A slew of Indian nuclear-capable missile tests has triggered speculation about the geostrategic message that the country is sending its neighbours. India's Strategic Forces Command (SFC) successfully conducted the night flight test of nuclear-tipped Intermediate Range Ballistic Missile (IRBM) Agni-II with 2,000km range on Saturday. It was touted to be user trials in collaboration with the Defence Research and Development Organisation (DRDO). But media reports say the two-state solid-fuel missile used improved navigation system that could reduce targeting errors.
Message to China
The DRDO is set to soon test its mysterious underwater launch capability of K-5 missile that is thought to have a range of 3,500 km. The submarine-launched ballistic missile (SLBM) would complete the country's nuclear triad. It means India would be acquiring the capability of nuclear strikes from the land, air and the sea, becoming only the fifth member of the nuclear triad club. The others are the US, Russia, China and Israel.
India plans to keep ready at least two squadrons of Su-30MKIs fitted with BrahMos
The completion of the triad will be a bold message mainly to China, the powerful northern rival. Tensions with Pakistan on the west have been reigning high since Prime Minister Narendra Modi abrogated Article 370 of the Constitution removing Jammu and Kashmir's special status and the change of status to two union territories including Ladakh that came into being on October 31. But the completion of the triad is a fiery message to China, which has been needling India in Ladakh and Dokhlam sector in Arunachal Pradesh.
India's Agni series rockets are nuclear-capable and are land-based, mobile-launched ballistic missile deterrents that can strike any corner of Pakistan and most of China. India has inducted Prithvi-1 and Agni-I to 5 with the SFC. Prithvi-1 can hit targets of up to 600km away and Agni-I up to 700km away with nuclear warheads. Agni-II that was tested for its nigh flight capabilities on Sunday night was monitored through its entire 2,000km flight, according to reports. Agni-III has 3,00km range and Agni-4 can take out targets 3,500km away.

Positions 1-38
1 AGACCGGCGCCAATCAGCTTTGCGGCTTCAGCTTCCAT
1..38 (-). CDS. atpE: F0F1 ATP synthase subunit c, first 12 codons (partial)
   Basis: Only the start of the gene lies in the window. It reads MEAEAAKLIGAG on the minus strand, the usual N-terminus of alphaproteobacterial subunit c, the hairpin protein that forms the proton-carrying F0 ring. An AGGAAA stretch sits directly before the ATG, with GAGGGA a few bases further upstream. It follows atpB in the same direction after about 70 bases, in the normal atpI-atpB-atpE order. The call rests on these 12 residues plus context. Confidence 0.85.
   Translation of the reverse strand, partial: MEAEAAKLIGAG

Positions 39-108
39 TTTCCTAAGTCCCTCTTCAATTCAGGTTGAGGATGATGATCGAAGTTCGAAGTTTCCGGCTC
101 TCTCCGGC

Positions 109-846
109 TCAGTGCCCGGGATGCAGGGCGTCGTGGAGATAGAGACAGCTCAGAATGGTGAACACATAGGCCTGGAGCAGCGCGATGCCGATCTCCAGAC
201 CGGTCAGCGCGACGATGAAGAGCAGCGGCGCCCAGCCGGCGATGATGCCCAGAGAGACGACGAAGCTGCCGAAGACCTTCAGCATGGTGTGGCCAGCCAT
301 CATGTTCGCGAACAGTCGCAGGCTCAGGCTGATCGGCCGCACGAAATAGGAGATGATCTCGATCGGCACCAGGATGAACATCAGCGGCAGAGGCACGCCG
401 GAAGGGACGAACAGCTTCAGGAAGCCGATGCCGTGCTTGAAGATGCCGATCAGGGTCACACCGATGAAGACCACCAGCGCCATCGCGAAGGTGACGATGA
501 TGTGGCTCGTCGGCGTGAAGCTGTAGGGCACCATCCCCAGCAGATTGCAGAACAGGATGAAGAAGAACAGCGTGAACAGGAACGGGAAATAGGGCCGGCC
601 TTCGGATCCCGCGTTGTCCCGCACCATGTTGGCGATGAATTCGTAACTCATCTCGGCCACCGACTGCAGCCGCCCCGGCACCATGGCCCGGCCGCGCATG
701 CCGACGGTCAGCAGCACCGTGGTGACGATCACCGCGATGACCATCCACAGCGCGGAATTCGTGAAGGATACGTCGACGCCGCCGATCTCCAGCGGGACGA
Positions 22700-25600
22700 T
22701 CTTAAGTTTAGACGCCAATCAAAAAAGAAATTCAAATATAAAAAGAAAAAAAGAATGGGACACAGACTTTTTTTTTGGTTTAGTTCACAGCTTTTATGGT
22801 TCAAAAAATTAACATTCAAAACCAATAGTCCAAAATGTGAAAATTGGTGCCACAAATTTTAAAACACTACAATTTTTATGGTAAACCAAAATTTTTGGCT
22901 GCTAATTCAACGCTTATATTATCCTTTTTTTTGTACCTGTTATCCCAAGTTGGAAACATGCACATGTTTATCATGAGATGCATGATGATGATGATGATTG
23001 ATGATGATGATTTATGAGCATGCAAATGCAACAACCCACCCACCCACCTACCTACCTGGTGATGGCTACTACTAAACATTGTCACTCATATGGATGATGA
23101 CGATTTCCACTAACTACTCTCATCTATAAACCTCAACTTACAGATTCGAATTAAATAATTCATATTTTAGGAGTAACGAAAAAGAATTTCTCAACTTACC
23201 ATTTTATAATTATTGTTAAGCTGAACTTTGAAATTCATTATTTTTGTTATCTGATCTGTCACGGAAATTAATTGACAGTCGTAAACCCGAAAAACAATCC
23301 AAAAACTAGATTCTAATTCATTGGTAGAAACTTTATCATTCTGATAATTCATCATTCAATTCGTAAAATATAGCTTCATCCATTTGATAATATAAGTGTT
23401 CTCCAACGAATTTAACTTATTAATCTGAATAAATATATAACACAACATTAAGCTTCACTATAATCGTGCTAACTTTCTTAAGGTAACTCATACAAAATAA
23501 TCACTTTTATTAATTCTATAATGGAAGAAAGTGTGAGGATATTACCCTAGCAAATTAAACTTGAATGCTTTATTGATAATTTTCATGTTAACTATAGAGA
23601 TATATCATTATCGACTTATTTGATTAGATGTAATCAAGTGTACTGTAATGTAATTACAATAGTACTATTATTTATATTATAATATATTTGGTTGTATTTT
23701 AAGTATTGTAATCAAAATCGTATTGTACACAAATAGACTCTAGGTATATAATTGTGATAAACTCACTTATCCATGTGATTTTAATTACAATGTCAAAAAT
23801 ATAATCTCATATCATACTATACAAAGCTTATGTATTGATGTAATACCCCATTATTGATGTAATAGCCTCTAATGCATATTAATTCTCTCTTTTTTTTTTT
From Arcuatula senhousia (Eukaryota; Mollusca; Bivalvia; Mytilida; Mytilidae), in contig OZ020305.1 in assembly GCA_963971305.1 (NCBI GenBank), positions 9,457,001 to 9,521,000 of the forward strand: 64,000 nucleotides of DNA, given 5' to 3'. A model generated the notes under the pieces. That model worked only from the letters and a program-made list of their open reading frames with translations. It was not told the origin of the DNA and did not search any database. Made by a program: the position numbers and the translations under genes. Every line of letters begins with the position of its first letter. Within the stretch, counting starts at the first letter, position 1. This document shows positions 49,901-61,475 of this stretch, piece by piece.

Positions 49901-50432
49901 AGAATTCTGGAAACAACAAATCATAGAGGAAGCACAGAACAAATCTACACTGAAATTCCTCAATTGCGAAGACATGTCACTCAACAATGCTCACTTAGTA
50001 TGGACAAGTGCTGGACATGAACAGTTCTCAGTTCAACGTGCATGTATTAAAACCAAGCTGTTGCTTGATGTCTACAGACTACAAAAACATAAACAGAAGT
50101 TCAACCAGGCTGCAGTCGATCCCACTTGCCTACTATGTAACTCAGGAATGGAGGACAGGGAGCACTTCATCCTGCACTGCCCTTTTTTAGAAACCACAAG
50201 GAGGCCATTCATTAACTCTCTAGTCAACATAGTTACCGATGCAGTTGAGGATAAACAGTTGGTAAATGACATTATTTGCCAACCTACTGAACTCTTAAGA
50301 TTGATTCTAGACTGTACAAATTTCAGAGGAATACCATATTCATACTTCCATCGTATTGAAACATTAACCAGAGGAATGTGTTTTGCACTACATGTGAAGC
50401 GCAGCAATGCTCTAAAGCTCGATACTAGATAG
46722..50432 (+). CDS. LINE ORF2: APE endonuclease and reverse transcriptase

Though Agni-V, which is also operational, is claimed to have 5,500km range, it is rumoured that it can actually fly farther. The Indian defence authorities are keeping information about the real range under the wraps to avoid international scrutiny. Agni-VI will be the real gamechanger for the country with the capability of hitting targets beyond 8,000km, which means it will be rated as a true ICBM. Moreover, the missile reportedly has MIRV (multiple independently targetable re-entry vehicle) capabilities, which take India into a rare league of military powers. India is keeping its test schedule secret.
Radars and telemetry stations
The air-leg of the triad is the supersonic BrahMos missiles, which have been successfully tested on Sukhoi-30MKI (Su-30MKI) air-superiority fighter planes. India plans to keep ready at least two squadrons of Su-30MKIs fitted with BrahMos, according to reports. These are cruise missiles that can travel at Mach-3 (about thrice the speed of sound) at hit targets 300km away. BrahMos Aerospace, the Indo-Russian joint venture, is in the process of developing a hypersonic variant of the missile that could travel at more than Mach-5.
The 20-metre-long two-stage Agni-II that was tested on Saturday has a launch weight of 17 tonnes and can carry a 1,000 kg payload over 2,000km. A battery of sophisticated radars, telemetry observation stations, electro-optic instruments and two naval ships located near the impact point in the downrange area of Bay of Bengal tracked the missile through its entire flight, DRDO sources said.